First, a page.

number of epitopes that exist. Indeed, one of the main suggestions for further
work is that "Research is needed to map all the epitopes of known allergens
and to develop monoclonal antibodies against them" (Becker, 2001: 4). We
Becker also notes that glycosylation
patterns can affect allergenicity and immunogenicity of a protein. He cites
the example of "a-amylase [where it is known] that this allergen and protein
is glycosylated, when expressed in eucaryotic plants and immunologically active
but not in E. coli" (Becker, 2001: 3). As further noted in the final report
of the FAO/WHO Expert Consultation, "Glycosylation may alter the epitope
structure, either by shielding part of the protein surface (particularly if
the glycosylation is extensive), or by introducing glycan epitopes. Glycan epitopes
are known to be highly cross-reactive" (FAO/WHO, 2001: 11). Since E. coli
does not glycosylate proteins, while many plants and animals do, we feel that
all allergy testing of novel proteins be based on the protein as it is expressed
in the organism destined for food and not on the protein as expressed in a bacterial
host such as E. coli, as has routinely been permitted by the EPA and FDA.
The FAO/WHO Expert Consultation
developed a standardized methodology for determining sequence homology between
and introduced protein and known allergens. It started with the IFBC/ILSI decision
tree and updated that tree on the basis of evolving scientific knowledge in
the area. In contrast to the IFBC/ILSI decision tree, FAO/WHO suggested using
identity of 6 rather than 8 identical contiguous amino acids as a criterion
for further concern and using local alignments rather than global alignments
when comparing unrelated proteins. They also suggested additional criteria such
as a 35% overall amino acid sequence homology as a cause for further concern
and the development of databases and methods to test for discontinuous epitopes
including those changed by glycosylation patterns. FAO/WHO recommended the following
standardized methodology for determining sequence homology:
"6.1. Sequence Homology as
Derived from Allergen Databases
The commonly used protein databases (PIR, SwissProt and TrEMBL) contain the
amino acid sequence of most allergens for which this information is known. However,
these databases are currently not fully up-to-date. A specialized allergen database
is under construction.
Suggested procedure on how
to determine the percent amino acid identity between the expressed protein
and known allergens.
Step 1: obtain the amino acid sequence of all allergens in the protein
databases . . . in FASTA-format (using the amino acids from the mature protein
only, disregarding the leader sequences, if any). Let this be data set (1).
Step2: prepare a complete set of 80-amino acid length sequences derived
from the expressed protein (again disregarding the leader sequence, if any).
Let this be data set (2).
Step 3: go to EMBL internet address: http://www2.ebi.ac.uk
and compare each of the sequences of the data set (2) with all sequences of
data set (1), using the FASTA program on the web site for alignment with the
default settings for gap penalty and width.
Cross-reactivity between the
expressed protein and a known allergen (as can be found in the protein databases)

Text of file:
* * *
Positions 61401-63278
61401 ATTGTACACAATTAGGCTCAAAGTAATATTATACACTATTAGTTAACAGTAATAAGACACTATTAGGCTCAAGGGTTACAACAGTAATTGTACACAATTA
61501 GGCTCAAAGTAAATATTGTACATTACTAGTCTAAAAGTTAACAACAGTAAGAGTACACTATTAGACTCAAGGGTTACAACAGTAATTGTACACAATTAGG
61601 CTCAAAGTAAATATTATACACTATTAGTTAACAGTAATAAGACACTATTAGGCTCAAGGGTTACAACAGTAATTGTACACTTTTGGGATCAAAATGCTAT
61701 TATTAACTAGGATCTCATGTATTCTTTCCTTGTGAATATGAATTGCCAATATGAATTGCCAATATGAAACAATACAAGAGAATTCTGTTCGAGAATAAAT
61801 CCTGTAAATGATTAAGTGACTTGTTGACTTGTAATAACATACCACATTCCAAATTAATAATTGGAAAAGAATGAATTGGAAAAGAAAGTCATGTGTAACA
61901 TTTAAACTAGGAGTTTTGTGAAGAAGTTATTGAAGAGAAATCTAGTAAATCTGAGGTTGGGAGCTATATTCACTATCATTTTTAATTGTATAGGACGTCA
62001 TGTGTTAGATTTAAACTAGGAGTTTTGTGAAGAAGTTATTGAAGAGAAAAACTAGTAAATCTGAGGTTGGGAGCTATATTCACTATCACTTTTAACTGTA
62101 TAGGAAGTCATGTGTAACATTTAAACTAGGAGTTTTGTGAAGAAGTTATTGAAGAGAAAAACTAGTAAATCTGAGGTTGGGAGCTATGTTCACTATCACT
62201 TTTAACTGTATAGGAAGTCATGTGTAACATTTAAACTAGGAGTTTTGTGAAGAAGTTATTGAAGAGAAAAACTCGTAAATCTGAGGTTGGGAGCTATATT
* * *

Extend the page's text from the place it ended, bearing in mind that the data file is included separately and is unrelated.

has to be considered where there is: 1) more than 35% identity in the amino
acid sequence of the expressed protein (i.e. without the leader sequence,
if any), using a window of 80 amino acids and a suitable gap penalty (using
Clustal-type alignment programs or equivalent alignment programs) or: 2) identity
of 6 contiguous amino acids.
If any of the identity scores equals
or exceeds 35%, this is considered to indicate significant homology within the
context of this assessment approach. The use of amino acid sequence homologies
to identify prospective cross-reacting allergens in genetically-modified foods
has been discussed in more detail elsewhere (Gendel, 1998a, Gendel, 1998b).
Structural similarity with
known allergens may still be important if significant amino acid identity is
found, but it is below 35%. In this case significant cross-reactivity is unlikely.
However, some families of structurally related proteins are known to contain
several allergens. Some examples are: lipocalins, non-specific lipid transfer
proteins, napins (2S albumins from seeds), parvalbumins.
If the expressed protein belongs
to such a family, it may be considered to have a higher probability to be an
allergenic protein. . . . Since identity of 6 contiguous amino acids has an
appreciable risk of occurring by chance, verification of potential crossreactivity
is warranted when criterion (1) is negative, but criterion (2) is positive.
In this situation suitable antibodies (from human or animal source) have to
be tested to substantiate the potential for crossreactivity" (FAO/WHO,
The report of the FAO/WHO Expert
Consultation makes a reference to the work of Dr. Steven Gendel, chief of FDA’s
Biotechnology Studies Branch. In a pair of papers Dr. Gendel discusses the various
databases of allergens and how to use them to determine sequence similarity
between an expressed protein and known allergen (Gendel, 1998a, b). Dr. Gendel
argues persuasively for use of local algorithms rather than global algorithms
when assessing allergenicity of novel proteins because most novel proteins are
not evolutionarily related. As he points out, "sequence algorithms can
be divided into global algorithms that optimize alignments across the entire
length of the sequences involved and local algorithms that attempt to optimize